Solve Your Drought Problems with These Amazing Drought-Resistant Trees

It’s no secret that when a drought hits, your yard and plants suffer.  The grass turns brown and crunchy, flowers desiccate, and the trees begin to die.  The only alternative is to try to make up for the lack of rainfall by watering all of your plants and maintaining a rigorous tree care routine.
However, excessive watering results in a much higher water bill and, due to the chemicals in tap water, may harm your plants as well.  In some areas, irrigation is not an option, as municipalities may ban the use of water outdoors in an attempt to ensure enough water for all residents and local community organizations.  To avoid this dilemma, you can plant trees and bushes with low water requirements.  Unfortunately, the idea of landscaping for arid conditions often leads to images of rock strewn yards littered with sharp-needled cacti.  However, the truth is, many trees and plants are lush and beautiful in drought-like conditions.  You simply need to know how to find them.
First, consider what types of trees do well in arid conditions.  Trees with upright crowns with multiple leaf layers use water better than broad crowns with leaves growing only on the edge.  Trees with small leaves lose less water than wide leaves.  For example, many evergreen trees thrive in dry weather with little to no tree care required.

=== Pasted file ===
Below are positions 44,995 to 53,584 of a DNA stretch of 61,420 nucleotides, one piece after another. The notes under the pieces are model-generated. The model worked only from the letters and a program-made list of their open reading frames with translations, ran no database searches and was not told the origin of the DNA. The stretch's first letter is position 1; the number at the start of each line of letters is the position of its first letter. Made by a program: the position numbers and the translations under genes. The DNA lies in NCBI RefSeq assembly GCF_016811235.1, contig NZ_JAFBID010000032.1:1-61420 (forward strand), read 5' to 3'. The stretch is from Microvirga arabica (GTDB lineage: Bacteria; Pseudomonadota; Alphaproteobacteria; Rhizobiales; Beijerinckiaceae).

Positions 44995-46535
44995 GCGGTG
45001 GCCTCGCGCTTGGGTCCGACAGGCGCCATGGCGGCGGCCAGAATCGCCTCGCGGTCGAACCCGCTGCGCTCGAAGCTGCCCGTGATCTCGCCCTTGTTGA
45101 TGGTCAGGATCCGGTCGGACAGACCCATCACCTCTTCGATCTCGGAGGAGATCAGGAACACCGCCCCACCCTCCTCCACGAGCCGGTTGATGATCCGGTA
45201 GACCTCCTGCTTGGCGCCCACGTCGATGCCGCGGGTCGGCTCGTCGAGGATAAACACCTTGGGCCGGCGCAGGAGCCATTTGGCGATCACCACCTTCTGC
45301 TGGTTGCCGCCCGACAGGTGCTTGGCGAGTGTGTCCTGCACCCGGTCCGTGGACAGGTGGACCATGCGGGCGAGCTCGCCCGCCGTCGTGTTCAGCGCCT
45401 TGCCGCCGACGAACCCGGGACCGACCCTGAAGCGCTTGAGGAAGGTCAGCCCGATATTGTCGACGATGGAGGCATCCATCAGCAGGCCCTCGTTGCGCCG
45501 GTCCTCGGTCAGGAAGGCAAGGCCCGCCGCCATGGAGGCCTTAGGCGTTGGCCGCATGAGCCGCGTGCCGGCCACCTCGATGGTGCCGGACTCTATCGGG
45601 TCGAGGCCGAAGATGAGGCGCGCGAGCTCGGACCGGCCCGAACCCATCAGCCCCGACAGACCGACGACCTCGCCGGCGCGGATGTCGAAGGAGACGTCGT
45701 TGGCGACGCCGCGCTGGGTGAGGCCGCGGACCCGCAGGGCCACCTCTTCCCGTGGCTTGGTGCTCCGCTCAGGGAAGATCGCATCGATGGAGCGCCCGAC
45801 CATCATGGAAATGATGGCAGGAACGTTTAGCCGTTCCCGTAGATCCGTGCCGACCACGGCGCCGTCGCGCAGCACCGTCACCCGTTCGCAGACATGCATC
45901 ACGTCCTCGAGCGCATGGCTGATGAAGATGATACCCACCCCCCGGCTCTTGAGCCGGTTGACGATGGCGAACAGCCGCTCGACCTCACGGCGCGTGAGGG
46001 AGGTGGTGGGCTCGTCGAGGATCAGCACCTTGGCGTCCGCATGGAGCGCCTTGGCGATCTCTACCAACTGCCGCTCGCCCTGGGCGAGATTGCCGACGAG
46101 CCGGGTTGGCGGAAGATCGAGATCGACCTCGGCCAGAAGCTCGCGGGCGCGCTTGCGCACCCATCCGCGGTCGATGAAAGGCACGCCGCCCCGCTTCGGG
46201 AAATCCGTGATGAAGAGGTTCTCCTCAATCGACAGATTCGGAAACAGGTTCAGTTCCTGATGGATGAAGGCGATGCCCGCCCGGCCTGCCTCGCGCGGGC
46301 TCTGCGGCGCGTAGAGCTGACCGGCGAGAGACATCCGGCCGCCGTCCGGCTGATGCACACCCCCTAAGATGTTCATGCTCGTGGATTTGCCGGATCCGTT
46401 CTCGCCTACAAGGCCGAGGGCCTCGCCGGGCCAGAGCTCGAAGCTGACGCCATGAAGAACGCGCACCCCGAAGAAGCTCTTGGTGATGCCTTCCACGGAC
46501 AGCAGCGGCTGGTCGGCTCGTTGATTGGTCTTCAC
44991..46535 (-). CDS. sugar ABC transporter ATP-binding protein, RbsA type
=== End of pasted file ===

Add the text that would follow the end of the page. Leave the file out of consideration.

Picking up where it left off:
Second, find out what trees are native to your area.  Your tree care professional should be able to provide you with a list or many websites can help with your research.  Native trees will naturally be able to thrive in typical weather conditions for your area with little assistance from humans.  They will also be able to grow in the soil and will not become an invasive or dangerous species to your other plants.  Do not simply assume any drought tolerant tree will do.  Both Texas and Eastern Washington have deserts, and an accompanying roster of native trees.
Finally, soil conditions, native animals, and, most obviously, temperatures are completely different.  For example, the Ponderosa Pine tree, which thrives in the arid areas of the Northwest, would probably not do well in hot Texas.  If you are looking for something a little different, consider trees native to parts of the world similar to yours, such as the Mediterranean, Chili, or South Africa.  The Peppermint tree is native to Australia, and does well in southern California.
As always, your tree care expert to make sure the plant will thrive without becoming invasive.